Hopes and fears following Mental Health and Wellbeing Act consultation
In recent times, I’ve been involved in conversations about the new Mental Health and Wellbeing Act. As described by the Royal Commission, the new Act “will establish critical foundations for a redesigned mental health and wellbeing system”.
To give Victorians a say, the Victorian Department of Health asked us at Mental Health Victoria to facilitate some community consultations about some specific aspects of the new act. The following components were put forward for consideration:
Objectives and principles of the new Act
Governance and oversight (including complaints management)
Compulsory assessment and treatment
Restrictive interventions (including chemical restraint)
Supported decision making
The discourse was robust and the topics above were discussed, digested, dissed and dissected. A broad range of people participated: consumers, carers and significant others, service providers, allied health, and clinical and community workforce members.
Despite this diversity, it quickly became clear there were resounding themes, similar reflections and many more questions. These included:
Language is key. The new Act needs concise definitions and to have clarity of intent.
Culture change is imperative. A huge shift is needed sector wide.
This opportunity to do things differently has to be authentic.
Why the continuing separation of physical and mental health?
Where is the focus on the rights to which we, in Victoria and Australia, are entitled?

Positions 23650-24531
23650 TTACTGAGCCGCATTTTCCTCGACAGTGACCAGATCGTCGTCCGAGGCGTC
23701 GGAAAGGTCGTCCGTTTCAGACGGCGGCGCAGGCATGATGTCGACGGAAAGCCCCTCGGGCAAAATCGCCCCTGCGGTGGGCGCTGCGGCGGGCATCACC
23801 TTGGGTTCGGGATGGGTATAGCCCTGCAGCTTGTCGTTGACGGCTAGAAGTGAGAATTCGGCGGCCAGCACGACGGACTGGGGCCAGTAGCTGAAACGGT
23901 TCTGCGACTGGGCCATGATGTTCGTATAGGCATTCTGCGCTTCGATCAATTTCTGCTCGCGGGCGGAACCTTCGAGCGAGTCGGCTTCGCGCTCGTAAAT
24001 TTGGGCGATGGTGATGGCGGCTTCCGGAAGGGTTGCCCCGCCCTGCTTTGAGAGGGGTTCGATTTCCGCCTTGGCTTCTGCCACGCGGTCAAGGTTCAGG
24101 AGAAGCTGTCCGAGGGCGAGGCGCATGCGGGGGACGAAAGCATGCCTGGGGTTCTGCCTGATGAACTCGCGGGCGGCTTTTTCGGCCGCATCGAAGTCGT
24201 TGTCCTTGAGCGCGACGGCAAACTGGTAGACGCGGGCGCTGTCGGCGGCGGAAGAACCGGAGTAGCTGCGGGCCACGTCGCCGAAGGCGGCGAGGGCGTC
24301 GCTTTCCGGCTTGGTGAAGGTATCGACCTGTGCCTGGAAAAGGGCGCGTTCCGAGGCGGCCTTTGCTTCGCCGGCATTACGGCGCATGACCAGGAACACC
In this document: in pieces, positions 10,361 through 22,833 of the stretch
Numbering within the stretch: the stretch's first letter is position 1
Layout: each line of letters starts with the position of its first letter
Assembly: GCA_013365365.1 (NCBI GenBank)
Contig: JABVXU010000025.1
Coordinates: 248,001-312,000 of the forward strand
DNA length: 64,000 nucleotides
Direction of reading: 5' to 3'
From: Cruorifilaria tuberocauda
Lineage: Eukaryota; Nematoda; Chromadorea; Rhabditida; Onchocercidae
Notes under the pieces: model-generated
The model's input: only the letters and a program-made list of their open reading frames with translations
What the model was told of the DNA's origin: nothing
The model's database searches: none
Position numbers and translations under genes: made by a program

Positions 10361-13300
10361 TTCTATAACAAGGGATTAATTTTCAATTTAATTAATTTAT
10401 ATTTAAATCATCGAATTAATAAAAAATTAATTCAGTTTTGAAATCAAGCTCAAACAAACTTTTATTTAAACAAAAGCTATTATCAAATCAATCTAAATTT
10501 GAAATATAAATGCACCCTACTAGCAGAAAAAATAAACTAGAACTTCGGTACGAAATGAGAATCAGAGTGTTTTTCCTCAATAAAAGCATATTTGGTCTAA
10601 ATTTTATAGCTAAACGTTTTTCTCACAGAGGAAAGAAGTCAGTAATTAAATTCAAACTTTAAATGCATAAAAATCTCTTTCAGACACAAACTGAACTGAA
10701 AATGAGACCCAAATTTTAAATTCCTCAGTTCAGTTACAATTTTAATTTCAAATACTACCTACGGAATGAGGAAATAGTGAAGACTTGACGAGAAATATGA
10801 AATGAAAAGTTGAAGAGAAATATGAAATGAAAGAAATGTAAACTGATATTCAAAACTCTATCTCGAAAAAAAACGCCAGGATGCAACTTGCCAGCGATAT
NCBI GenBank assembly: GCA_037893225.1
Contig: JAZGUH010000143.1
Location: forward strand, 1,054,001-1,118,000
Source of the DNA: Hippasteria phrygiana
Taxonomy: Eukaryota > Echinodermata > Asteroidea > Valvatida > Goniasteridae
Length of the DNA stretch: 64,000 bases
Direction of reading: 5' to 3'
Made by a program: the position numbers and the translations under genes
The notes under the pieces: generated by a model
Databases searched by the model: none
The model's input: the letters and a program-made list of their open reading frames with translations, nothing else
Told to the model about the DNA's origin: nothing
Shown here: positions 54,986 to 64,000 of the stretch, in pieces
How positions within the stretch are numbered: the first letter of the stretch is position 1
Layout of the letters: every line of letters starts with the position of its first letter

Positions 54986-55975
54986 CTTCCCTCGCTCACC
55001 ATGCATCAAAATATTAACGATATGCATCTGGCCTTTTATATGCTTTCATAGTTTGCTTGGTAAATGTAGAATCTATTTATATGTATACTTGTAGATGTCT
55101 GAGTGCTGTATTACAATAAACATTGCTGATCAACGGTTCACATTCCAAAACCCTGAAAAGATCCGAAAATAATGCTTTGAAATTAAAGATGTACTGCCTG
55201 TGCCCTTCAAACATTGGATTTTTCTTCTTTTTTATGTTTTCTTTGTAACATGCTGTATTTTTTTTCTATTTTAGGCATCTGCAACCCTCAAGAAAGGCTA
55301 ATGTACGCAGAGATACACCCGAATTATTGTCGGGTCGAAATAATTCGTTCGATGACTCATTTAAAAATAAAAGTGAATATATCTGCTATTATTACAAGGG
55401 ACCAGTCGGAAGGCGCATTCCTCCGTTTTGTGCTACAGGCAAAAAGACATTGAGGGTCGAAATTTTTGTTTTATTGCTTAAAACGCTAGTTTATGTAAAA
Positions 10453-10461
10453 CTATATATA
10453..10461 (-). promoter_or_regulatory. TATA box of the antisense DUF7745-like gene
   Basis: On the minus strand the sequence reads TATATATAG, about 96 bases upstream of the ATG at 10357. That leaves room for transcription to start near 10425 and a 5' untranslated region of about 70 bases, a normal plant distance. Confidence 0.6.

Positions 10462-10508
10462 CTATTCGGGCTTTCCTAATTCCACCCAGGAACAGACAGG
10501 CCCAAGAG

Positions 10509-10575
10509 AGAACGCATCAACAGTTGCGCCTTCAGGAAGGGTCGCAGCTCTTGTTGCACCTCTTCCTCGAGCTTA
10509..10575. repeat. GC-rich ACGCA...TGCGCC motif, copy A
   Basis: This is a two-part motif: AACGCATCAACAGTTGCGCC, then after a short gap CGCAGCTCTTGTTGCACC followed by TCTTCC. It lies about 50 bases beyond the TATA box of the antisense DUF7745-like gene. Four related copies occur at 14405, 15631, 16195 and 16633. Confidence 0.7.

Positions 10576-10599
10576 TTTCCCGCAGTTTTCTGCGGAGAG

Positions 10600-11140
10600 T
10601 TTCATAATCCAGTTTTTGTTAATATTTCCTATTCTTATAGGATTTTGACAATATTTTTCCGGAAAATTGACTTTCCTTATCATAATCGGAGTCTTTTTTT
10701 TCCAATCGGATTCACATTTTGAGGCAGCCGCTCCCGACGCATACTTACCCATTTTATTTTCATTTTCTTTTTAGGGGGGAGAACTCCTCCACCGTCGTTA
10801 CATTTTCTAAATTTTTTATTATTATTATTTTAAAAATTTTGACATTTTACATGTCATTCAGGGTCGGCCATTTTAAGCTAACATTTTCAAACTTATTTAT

I tell myself I should be feeling hopeful and reassured by the fact consultation has occurred, and that it is a step in the right direction. I wish I did.
However, post-consultation, I find myself ambivalent, discombobulated and outright concerned. These changes are complex and I’m shaking my head as to how little time was given for feedback to be provided. And to be frank, I wonder if any of what’s been shared will actually be listened to.
I have previously shared my belief that big steps are the little steps you keep on taking. After these consultations I’m now considering what kind of steps do we need to be taking.
Some bigger voices than mine have said:
“You don't have to see the whole staircase, just take the first step.” — Martin Luther King
“When it is obvious that the goals cannot be reached, don't adjust the goals, adjust the action steps.” — Confucius
“It is necessary sometimes to take one step backward to take two steps forward.” — Vladmir Lenin
So, what now? What are these next steps? My personal reflection, and these views are my own, are still all about the steps. To those who are making the final decisions I say this:
Step up, be authentic.
Step outside your comfort zone.
Step into someone else’s shoes.
Step back from your own egos.
Step away from the past.
Because these are vital steps and when all is said and done, this system needs to be able to help people like me step beyond the devastating impacts of mental ill health and step back into life.
I wish we could take bigger steps and faster steps, but it is better to make the time needed to take wiser steps. It won’t be in vain, because from my lived experience, every step that leads me forward and helps me feel hope, well that is a good step indeed.
Fiona Browning is a member of Mental Health Victoria's Lived Experience Advisory Group.
Today in her consultancy work she combines the perspectives of over 30 years personal lived experience and 20 years working in clinical and community health roles.